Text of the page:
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How Not To Run: A Journey to the Roof of the World By Shauney Watson

Release date: 16th January, 2019
Publisher: Pitch Publishing

List Price: 12.99
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As we career towards ‘Blue Monday’, allegedly the gloomiest day of the year (21 January), so the virtual and actual bookshelves of on- and offline retailers groan under the weight of books dealing with personal fitness and how we can improve it.

Many of these publications hold great motivational appeal, but ultimately, if you want to join in, you must first want to make the effort and commit to not discarding your brand new training kit before the end of March. Regrettably, far too many ‘new year resolutionists’ call it a day within three months.

However, if you’re engaged in a continuous ‘should I, shouldn’t I’ conversation with yourself and dislike the standard, photo-filled inspirational message that bellows from so many fitness titles, you may prefer to read about someone else who was inspired, who calls her book How Not To Run which opens with several references to the joy of drinking rum and Coke.

Shauney Watson would probably describe herself as a ‘weekend runner’, someone who ran in order to improve her poise when riding her horse, who became a lover of marathons, ultra-marathons and trail races after wanting to do something for ex-servicemen and women affected by PTSD.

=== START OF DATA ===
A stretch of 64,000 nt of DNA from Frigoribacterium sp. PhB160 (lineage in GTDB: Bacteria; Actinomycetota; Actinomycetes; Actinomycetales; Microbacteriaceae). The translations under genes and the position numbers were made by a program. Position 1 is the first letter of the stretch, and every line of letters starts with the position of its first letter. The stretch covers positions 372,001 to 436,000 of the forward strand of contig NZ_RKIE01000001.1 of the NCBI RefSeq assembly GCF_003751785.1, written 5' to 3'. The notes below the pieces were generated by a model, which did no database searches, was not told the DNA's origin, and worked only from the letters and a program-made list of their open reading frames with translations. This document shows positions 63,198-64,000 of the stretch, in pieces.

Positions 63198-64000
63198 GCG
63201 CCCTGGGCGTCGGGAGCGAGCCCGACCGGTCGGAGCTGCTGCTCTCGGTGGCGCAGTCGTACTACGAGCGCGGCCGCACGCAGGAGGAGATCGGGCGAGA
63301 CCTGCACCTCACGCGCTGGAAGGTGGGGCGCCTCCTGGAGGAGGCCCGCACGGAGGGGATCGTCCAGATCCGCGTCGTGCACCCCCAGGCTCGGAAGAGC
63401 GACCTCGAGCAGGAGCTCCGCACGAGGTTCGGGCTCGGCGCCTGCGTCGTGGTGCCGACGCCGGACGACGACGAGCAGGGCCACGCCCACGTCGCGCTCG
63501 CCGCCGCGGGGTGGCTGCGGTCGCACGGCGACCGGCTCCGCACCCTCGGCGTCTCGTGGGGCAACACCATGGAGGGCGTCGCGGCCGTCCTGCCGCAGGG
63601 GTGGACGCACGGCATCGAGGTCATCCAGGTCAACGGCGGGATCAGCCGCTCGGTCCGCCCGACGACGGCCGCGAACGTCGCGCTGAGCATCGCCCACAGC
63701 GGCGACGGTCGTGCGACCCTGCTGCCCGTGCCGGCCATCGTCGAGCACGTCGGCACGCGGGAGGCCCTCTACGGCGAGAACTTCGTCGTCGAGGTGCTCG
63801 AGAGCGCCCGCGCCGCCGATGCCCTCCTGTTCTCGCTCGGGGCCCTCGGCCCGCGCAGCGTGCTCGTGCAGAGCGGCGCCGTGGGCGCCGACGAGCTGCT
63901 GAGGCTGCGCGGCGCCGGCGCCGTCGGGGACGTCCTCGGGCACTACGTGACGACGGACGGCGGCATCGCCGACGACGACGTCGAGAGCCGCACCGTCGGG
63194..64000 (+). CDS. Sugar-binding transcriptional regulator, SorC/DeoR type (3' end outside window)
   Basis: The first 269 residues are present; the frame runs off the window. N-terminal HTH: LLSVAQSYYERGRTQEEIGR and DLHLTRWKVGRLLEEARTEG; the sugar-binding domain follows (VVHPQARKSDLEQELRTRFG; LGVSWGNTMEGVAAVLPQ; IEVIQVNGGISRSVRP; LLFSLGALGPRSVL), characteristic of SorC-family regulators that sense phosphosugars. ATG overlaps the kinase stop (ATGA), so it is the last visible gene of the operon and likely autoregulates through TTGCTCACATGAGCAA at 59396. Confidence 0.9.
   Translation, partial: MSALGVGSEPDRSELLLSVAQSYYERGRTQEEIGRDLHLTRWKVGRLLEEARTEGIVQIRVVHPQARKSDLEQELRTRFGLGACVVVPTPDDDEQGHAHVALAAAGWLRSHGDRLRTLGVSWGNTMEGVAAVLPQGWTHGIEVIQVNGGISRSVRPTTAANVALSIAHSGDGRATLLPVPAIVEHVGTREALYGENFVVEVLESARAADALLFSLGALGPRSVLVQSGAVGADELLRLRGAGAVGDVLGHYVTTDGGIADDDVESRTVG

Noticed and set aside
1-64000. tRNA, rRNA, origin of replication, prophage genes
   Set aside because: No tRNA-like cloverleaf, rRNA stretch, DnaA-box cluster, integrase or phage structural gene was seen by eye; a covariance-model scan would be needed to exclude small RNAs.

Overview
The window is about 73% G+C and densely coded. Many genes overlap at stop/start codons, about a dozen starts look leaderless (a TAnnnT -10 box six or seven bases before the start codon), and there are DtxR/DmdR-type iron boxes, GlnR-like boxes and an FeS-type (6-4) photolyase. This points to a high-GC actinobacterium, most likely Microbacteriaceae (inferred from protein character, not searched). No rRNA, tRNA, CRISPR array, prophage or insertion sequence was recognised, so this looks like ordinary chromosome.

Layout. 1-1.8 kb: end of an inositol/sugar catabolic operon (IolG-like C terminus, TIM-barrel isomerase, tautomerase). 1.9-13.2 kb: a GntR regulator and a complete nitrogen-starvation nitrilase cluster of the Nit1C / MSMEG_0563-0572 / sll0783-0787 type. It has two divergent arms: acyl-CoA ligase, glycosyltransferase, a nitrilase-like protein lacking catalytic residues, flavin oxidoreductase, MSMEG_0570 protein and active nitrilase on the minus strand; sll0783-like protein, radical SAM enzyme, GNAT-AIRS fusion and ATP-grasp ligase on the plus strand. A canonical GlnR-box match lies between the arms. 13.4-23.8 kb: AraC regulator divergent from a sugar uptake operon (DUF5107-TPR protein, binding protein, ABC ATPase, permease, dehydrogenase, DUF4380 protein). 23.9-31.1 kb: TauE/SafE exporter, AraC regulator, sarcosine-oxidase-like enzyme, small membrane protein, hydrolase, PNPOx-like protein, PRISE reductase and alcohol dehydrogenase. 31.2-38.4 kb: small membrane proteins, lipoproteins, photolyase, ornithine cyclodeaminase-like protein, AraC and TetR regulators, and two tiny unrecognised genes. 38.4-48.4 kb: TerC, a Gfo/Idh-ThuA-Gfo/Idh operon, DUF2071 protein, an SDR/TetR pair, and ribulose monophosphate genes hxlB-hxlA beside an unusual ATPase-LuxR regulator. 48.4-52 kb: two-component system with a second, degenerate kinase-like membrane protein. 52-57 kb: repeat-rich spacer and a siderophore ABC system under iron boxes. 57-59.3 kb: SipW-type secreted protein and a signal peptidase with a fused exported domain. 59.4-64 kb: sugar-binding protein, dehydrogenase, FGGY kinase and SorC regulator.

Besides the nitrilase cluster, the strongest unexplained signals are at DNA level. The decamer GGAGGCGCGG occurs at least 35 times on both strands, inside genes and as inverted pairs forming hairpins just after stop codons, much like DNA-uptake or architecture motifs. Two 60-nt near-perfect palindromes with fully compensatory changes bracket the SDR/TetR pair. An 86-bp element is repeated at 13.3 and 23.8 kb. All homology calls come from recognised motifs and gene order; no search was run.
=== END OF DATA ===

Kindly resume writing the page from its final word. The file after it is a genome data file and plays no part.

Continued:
Propelled by the rashness of youth, Watson signs up for the Loch Ness marathon. She trains, remains disciplined, raises money for Combat Stress and completes the race, after which she encounters ‘post-marathon blues’, a psychological void suffered by many who have been focused on completing their first 26-mile race. The only thing to do is start concentrating on a fresh challenge: how about the Mount Everest Marathon?

What follows is an endearing tale of Watson driving herself on despite a series of almost inevitable setbacks and, on occasion, indifferent preparation.

A turning point arrives when she decides to race the 55 miles between Glasgow and Edinburgh having previously run no further than 31 miles. It’s a torrid trip, but with a fellow racer, Watson makes it to the Scottish capital’s outskirts, a moment of pure joy when she experiences the ‘bubble’ for the first time. The bubble, we discover, is “that state you find yourself in when pushing your body to its limit and holding it there…”

New year resolutionists, take note.


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